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Free Carbon Monoxide Alarms at Langhorne Firehouse

Friday's event highlights a new law that requires homes that requires fossil fuel-burning heater/appliance, fireplace or an attached garage to be equipped with a carbon monoxide alarm.

State Rep. Frank Farry. Patch file photo.
State Rep. Frank Farry. Patch file photo.
The Langhorne-Middletown Fire Company is hosting a special event Friday morning highlighting a recently signed law introduced by State Rep. Frank Farry (R-Bucks). 

Between 11 a.m. and 1 p.m. and later in the day between 4 and 6 p.m., visitors can receive a free carbon monoxide alarm supplied by Kidde, while supplies last.

Rep. Farry will be joined by Philadelphia Fire Commissioner Lloyd Ayers, Kim Everett, coalition coordinator for Bucks County Safe Kids Coalition; Donald Konkle, executive director for Pennsylvania Fire and Emergency Services Institute, a representative from Middletown Township’s Office of the Fire Marshal and other emergency personnel to kick off the event at 11 a.m.

Passed in December, the new carbon monoxide detector law, similar to the requirement for smoke alarms, would require multifamily dwellings with a fossil fuel-burning heater/appliance, fireplace, or an attached garage to be equipped with an operational, centrally located and approved carbon monoxide alarm.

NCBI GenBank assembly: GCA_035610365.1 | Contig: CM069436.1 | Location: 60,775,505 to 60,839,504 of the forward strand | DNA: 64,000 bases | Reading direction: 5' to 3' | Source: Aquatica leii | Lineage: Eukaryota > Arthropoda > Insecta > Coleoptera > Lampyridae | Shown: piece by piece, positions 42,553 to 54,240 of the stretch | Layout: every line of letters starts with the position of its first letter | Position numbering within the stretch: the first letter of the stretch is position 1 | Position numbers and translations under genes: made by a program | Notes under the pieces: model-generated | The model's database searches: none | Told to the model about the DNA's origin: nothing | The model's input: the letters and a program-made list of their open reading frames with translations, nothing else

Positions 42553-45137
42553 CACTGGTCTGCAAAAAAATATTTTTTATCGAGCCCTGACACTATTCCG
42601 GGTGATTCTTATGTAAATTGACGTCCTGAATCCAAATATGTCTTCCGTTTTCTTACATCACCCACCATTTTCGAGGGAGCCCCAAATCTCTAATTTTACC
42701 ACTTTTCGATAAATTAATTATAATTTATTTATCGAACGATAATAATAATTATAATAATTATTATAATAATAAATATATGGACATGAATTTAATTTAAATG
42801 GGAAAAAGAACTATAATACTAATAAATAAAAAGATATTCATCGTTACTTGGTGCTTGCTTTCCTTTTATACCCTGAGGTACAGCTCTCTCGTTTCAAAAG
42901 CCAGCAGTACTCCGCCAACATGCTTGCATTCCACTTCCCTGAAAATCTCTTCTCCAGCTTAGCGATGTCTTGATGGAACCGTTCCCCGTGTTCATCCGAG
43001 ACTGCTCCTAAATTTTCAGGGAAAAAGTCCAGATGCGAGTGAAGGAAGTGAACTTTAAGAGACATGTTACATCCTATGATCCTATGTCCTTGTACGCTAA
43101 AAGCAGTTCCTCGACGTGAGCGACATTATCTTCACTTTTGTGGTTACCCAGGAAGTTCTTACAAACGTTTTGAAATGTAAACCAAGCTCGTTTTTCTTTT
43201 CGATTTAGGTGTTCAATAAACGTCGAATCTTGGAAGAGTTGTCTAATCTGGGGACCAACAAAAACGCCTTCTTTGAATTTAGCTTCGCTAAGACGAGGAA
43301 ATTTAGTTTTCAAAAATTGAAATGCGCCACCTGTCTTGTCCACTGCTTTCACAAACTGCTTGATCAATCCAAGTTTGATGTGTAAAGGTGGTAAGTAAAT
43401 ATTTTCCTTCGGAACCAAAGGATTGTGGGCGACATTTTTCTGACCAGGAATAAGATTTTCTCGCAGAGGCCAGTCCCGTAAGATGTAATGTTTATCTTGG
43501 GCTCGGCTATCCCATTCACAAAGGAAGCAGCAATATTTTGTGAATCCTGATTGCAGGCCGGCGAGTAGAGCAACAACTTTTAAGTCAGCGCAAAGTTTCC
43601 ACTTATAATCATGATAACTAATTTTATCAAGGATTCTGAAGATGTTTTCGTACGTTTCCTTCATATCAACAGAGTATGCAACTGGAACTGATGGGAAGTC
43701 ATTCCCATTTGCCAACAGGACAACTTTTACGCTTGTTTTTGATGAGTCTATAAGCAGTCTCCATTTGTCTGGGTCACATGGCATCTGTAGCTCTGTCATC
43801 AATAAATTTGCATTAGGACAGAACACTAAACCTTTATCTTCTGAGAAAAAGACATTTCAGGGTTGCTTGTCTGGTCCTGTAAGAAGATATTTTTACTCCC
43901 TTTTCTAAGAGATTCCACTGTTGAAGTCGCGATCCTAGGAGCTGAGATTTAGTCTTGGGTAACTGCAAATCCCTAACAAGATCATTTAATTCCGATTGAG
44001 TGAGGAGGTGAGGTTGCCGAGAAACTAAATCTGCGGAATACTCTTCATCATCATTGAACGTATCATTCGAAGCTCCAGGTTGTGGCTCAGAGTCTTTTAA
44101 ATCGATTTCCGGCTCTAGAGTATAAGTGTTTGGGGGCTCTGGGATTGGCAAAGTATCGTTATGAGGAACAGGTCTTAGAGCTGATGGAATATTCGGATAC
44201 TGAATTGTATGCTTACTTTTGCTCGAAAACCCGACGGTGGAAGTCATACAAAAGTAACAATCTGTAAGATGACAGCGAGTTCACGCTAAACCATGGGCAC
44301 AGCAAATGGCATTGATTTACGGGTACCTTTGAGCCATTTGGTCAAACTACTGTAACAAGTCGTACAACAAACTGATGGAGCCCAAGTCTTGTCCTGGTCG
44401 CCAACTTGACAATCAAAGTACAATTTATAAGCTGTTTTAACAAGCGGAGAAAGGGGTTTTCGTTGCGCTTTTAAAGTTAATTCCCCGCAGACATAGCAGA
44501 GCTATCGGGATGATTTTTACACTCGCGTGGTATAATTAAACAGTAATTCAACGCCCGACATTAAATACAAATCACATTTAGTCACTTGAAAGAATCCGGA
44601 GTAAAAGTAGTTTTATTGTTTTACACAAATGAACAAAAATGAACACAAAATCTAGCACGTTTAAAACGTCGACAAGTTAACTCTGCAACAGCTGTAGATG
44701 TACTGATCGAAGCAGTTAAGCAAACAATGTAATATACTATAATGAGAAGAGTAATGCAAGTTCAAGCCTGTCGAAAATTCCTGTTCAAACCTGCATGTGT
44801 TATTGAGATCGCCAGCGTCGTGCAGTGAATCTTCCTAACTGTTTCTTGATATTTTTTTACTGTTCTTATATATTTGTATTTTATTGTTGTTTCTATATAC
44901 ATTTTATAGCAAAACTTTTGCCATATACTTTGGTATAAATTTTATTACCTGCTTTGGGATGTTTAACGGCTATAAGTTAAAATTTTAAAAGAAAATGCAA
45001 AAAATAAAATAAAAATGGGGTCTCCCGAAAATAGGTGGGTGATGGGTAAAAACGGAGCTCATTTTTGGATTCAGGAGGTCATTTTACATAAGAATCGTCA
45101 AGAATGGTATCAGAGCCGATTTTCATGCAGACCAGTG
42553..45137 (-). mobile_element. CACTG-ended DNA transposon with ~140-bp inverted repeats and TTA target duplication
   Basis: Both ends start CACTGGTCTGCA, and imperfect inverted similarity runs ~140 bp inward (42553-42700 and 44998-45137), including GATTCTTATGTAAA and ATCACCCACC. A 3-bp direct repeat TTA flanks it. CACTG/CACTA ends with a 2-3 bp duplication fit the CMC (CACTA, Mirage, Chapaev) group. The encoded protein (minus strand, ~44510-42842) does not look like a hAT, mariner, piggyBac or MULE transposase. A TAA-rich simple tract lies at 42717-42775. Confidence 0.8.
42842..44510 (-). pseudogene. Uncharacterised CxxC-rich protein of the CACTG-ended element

“In my twenty-three years with the Langhorne-Middletown Fire Department, I have personally responded to calls where a carbon monoxide detector saved someone’s life,” said Farry. “As a result of our sometimes harsh winters, Pennsylvania residents must continue to rely on fossil fuel burning units to heat their homes and these heat sources, unfortunately, increase the chance of exposure carbon monoxide gas.” 

Before the bill's passage, the Pennsylvania building code only required newly constructed homes that have fossil fuel-burning heaters or appliances and/or an attached garage to have a carbon monoxide detector. 

Thirty-five states have already enacted carbon monoxide alarm requirements. However, Pennsylvania was one of the few remaining cold weather states that did not have a law requiring the use of carbon monoxide detectors in the home. Pennsylvania also leads the nation in carbon monoxide-related poisonings and deaths. 

The requirements in Act 121 of 2013 will officially take effect in June 2015. However, Farry recommended homeowners not wait for the law to take effect. 

“Homeowners shouldn’t wait for this bill to take effect,” he said. “This basic, inexpensive device can mean the difference between life and death.” 

The event takes place Friday, 11 a.m.-1 p.m. and 4-6 p.m. at the Langhorne-Middletown Fire Company, 1741 Langhorne Yardley Road, Langhorne.

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